The Charlotte-Mecklenburg school board has moved on to a private conference call with the consultants from PROACT Search, who have 89 applicants for superintendent. After the closed session, which is expected to take two or three hours, the board may release plans for upcoming interviews.
The five-hour public session ended without time for the board to talk about Project LIFT or the "theory of action." Members spent the early afternoon jotting down ideas about what they mean by reform, equity, fairness, effective communictions and hiring a change agent. Most of it was broad and hard to argue over -- things like wanting someone who is open to innovation but willing to keep what works.
"A change agent to me is, 'Do what we're doing and put a brick on the gas pedal,' " Tim Morgan said. "To someone else, it could be, 'We want a 180-degree reversal.' "
Eric Davis said he wants someone with the courage and vision to innovate.
"Is the path that we're on the only path of courage, or are there other courageous paths?" Ericka Ellis-Stewart asked.
1 p.m. Some board members say interim Superintendent Hugh Hattabaugh is the one who acted improperly when he emailed them to say two members had caused teachers to feel bullied and belittled during their school visits.
Vice Chairman Mary McCray, a former teacher and head of the Charlotte-Mecklenburg Association of Educators, said if Hattabaugh had concerns about board members' behavior, he should have discussed it with the chair and the members in question, rather than emailing the entire board. "I see it as staff (Hattabaugh) taking on the role to chastise governance," she said.
The rift stems from visits members Richard McElrath and Joyce Waddell made to Project LIFT schools about two weeks ago. They raised questions about the philanthropic effort to improve nine westside schools, about whether the project supports segregated schools and about a recent report from teachers on "hard to staff schools."
Hattabaugh told the board today there's nothing wrong with board members visiting schools, but that faculty at Thomasboro, Allenbrook, Byers and Bruns complained to their supervisors about the way board members had spoken to them. Hattabaugh said those complaints came to him, and he talked to the board members in question. Hattabaugh said he also spoke with Chairman Ericka Ellis-Stewart about the incidents. On March 1, he sent the memo to all board members saying "the behavior reported to me by the staff at Thomasboro was so egregiously unfair to our teachers and staff that I cannot remain silent."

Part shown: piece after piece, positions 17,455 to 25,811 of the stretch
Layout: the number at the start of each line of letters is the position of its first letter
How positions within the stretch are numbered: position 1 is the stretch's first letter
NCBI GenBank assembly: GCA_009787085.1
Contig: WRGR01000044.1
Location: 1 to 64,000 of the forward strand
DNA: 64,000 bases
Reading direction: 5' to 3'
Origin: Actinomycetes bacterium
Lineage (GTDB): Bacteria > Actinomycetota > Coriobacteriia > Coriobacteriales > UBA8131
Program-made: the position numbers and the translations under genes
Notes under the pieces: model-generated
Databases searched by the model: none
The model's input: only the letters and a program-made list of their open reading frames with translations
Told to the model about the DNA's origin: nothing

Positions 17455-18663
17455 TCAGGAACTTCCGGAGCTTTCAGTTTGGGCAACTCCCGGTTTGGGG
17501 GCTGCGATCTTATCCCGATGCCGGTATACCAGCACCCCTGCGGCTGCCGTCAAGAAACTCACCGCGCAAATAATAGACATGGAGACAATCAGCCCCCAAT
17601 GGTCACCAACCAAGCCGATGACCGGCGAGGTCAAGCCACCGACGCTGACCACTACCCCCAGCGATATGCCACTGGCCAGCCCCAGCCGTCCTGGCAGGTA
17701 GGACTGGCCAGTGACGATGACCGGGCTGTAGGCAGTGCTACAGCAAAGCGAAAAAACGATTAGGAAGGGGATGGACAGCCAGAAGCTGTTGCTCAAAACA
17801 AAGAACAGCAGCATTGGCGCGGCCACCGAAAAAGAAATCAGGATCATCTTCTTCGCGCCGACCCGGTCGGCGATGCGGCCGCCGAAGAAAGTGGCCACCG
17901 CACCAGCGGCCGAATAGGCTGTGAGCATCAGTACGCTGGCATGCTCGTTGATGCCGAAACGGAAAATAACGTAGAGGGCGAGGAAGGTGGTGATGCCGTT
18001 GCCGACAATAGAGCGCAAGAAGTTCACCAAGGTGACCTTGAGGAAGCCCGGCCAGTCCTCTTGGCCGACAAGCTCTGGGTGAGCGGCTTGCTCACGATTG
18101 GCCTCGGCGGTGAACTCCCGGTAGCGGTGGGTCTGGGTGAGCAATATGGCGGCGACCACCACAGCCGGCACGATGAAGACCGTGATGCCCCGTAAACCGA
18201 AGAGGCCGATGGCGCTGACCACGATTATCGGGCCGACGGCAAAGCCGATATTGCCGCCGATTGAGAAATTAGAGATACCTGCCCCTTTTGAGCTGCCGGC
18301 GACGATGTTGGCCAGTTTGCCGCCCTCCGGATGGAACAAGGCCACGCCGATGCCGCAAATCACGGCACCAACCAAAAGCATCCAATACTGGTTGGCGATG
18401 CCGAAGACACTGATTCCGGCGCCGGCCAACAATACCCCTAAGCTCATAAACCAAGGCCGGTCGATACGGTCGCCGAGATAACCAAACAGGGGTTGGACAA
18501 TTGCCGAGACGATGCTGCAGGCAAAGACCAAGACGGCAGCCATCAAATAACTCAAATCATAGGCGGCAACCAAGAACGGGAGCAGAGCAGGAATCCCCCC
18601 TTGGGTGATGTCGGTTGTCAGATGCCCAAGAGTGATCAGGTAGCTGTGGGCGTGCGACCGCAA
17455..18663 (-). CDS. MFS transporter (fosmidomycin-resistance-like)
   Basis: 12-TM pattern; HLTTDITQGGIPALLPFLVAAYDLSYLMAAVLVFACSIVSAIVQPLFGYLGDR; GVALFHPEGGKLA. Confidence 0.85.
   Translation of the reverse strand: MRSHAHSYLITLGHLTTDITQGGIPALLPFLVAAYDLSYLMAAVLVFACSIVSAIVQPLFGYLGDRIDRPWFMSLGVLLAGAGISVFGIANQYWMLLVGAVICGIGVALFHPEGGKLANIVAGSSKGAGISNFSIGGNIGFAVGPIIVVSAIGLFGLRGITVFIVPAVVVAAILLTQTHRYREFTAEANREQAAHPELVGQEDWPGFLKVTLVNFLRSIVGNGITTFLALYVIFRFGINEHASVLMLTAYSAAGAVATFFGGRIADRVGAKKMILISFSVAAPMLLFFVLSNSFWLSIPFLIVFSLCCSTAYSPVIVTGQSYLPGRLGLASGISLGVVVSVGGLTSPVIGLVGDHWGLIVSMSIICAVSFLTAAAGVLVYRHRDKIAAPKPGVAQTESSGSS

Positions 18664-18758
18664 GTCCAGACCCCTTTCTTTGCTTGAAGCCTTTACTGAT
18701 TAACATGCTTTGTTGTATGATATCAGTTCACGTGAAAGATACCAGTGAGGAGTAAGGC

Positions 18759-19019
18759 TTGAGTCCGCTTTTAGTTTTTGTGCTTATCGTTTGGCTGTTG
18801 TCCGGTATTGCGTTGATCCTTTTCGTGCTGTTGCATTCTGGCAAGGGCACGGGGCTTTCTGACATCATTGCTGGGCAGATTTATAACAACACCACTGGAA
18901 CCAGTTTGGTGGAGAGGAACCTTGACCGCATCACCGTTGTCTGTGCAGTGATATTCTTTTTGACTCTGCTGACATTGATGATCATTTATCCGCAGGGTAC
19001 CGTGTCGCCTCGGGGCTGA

Eric Davis and Tim Morgan defended Hattabaugh's action. "I think what our superintendent did was he defended our staff in the face of his employers," Davis said.
Waddell asked Hattabaugh: "Did you feel you had retaliated because of an earlier incident?" She later referred to "the incident with the deceased principal," an apparent reference to the suicide of Northwest Principal Barry Bowe, whose death came in the midst of a CMS investigation of a security lapse at a school dance. Ellis-Stewart tried to get Waddell to clarify the connection, but she did not.
McElrath said there "may have been something done wrong," but urged the board to focus on training on the proper role for board and staff, rather than rehashing visits most of them weren't part of. "If it means apologizing for anything that may have been done that wasn't intentional, that's fine. Let's move forward," he said.
McCray questioned the notion that board members can be intimidating to faculty: "As a teacher, I know the intimidation factor that's out there. Teachers are not intimidated by board members. We're more intimidated by our principals and the superintendent."
Tom Tate agreed he doesn't know what happened, but said the strong complaints from faculty are cause for concern. "If I had been in a school and that had been the response to my visit, I would have thought that I had done something terribly wrong," Tate said.
Ellis-Stewart said Hattabaugh did not show her the email before sending it to the entire board, and said she might have been able to mitigate some of the problems if he had. Tate said that might be the lesson going forward: If there are concerns about board behavior with staff, any response should be crafted by the superintendent and board chair together.
Mary Kendrick, the facilitator, urged the board to move forward in a way "so that no one is villainized in the process."
10:20 a.m. The Charlotte-Mecklenburg school board is about to tackle some of the toughest issues on their plate and in the community: What do equity and fairness mean to each member? Do they have the same ideas of educational reform and hiring a "change agent" as superintendent? And how can they talk to each other when they disagree?
They're meeting today with Mary Kendrick, the facilitator who led the board's January retreat, to prepare for the superintendent search. High on the agenda: Looping back to some of the questions that brought tension to Tuesday's meeting.
Chairman Ericka Ellis-Stewart said she hopes today's session "continues the business of coming together as a new team," which includes three members elected or appointed after the superintendent search began. Kendrick suggested the board focus on dialogue to help them understand each other, rather than debate to prove their own points.
Tom Tate, the only member with more than two years' experience, said both are essential. "We have to enter into debate at times. ... I think we ought to admit that there are simply times when we want to convince each other that our way, my way, is the way we ought to go."
Joyce Waddell countered that debate becomes "a negative tool when it becomes an argument, rather than an exchange of ideas."